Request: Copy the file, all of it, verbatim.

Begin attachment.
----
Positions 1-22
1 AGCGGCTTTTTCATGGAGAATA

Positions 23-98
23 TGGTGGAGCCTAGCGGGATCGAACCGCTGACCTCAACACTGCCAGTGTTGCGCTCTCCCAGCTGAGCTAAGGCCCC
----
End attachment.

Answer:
Positions 1-22
1 AGCGGCTTTTTCATGGAGAATA

Positions 23-98
23 TGGTGGAGCCTAGCGGGATCGAACCGCTGACCTCAACACTGCCAGTGTTGCGCTCTCCCAGCTGAGCTAAGGCCCC